Crowdsourcing for Software Localization

GettyImages_164455698Leveraging the power of the crowd to provide translation is an increasingly popular way to satisfy some organization’s translation and localization requirements for different content types such as user generated content (UGC).

This can also apply to some content associated to software. With global software products, there is quite often a wealth of associated lower impact content such as blogs, wikis, knowledge bases, user forums and other less formal content types that may qualify for crowdsourcing translation. Some of these content types are published by the software companies themselves, some content is published by the users and developer community.

Social media can also be very active around the software community with forums discussing and reviewing new product features. Quite often, this content falls outside of the main software localization program, where there is greater emphasis on the higher impact content like UI strings, product literature, support and marketing materials.

One way companies are addressing the real-time translation for high volume content types is with the power of the global crowd. It can help with product adoption, around-the-clock translation in real-time, market expansion and user experience.  As Joaquin Soler, Welocalize Vice President of Supply Chain at Welocalize, wrote in his blog, What is Crowdsourcing?,Crowdsourcing has become an iconic concept of the new collaborative, truly global economy.”

In the world of software localization, crowdsourcing is more frequently used for supporting material and content types. The question some are asking now, can crowdsourcing be used to localize the product itself? The world’s largest wiki, Wikipedia, uses crowdsourcing to create and translate the articles; however,  it is the user generated content (UGC) that is crowdsourced and not the product itself.

For open-source software, crowdsourcing is being used to localize the product. Mozilla is an example where software development takes place using the crowd. 40% of Mozilla’s work, from coding to brand development, is completed by volunteers or as we would refer to as a crowd.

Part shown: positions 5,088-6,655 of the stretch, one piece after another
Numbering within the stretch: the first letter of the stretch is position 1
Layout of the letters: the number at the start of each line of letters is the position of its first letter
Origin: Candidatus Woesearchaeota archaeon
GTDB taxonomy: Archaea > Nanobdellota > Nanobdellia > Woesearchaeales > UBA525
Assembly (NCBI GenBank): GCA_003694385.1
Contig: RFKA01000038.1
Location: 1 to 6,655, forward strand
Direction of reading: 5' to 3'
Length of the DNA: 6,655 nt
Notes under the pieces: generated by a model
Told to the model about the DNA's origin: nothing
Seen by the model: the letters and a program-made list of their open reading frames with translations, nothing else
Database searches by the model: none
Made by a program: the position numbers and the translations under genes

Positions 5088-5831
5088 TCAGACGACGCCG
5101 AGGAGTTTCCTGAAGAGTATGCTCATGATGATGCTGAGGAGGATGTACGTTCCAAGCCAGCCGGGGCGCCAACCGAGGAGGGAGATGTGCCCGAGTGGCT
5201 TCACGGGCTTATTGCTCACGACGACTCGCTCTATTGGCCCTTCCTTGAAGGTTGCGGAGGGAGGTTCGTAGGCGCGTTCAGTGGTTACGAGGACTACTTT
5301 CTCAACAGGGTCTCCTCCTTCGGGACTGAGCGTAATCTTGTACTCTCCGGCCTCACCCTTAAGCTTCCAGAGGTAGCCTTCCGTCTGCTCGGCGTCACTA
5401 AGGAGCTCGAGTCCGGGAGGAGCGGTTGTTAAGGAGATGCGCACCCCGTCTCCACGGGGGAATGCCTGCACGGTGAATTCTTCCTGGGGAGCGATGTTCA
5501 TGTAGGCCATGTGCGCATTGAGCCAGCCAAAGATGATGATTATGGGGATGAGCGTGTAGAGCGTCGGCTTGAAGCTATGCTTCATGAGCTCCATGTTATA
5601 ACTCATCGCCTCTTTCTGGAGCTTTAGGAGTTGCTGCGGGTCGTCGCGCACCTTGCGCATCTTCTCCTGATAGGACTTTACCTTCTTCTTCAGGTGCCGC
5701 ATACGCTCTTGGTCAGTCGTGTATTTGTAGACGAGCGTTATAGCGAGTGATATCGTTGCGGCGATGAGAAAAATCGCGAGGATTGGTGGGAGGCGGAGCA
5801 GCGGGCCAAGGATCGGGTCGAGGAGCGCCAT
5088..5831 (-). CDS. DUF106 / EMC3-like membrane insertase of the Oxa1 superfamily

Mozilla has an array of localized software. Mozilla Firefox is one of the most localized web browsers with 90 languages localized in its latest release. Mozilla Firefox is an open source application and the company has a global team of volunteer translators who use web-based localization tools like Pontoon, Verbatim and Narro to input and localize the product. Mozilla has extensive resources online informing their volunteer “localizers” on patching localization bugs, writing localization code and how to use their web-based localization tools. Mozilla frequently uses external talent pools who donate their time and skills to assist localization and product development.

For commercial and licensed software, there are notable risks when using the crowd for product localization — primarily with challenges related to quality.  Beyond usability, a failure to accurately translate a string could actually create a product launch failure in a certain language or software bug that would disable users completely.

No software company can afford to risk a new release based on a badly translated line of code. In fact, it would be unheard of for most global software enterprises to directly release software post-crowd translation.  Volunteers may be used to translate aspects of the product code; however, there are several follow-up steps that in a proven software localization workflow to get a product market-ready. The code doesn’t just need translating, it also requires rigorous testing, quality assurance and engineering to confirm all linguistic applications are accurate and secure. This level of quality and expertise are not easily applied to a crowd situation.

The power of the crowd, when managed correctly, can be of tremendous value and benefit.  The role of crowdsourcing in software localization is far more successful for supporting content, like UGC, wikis, forums and social media, rather than the product itself.

What are your opinions on crowdsourcing for software localization?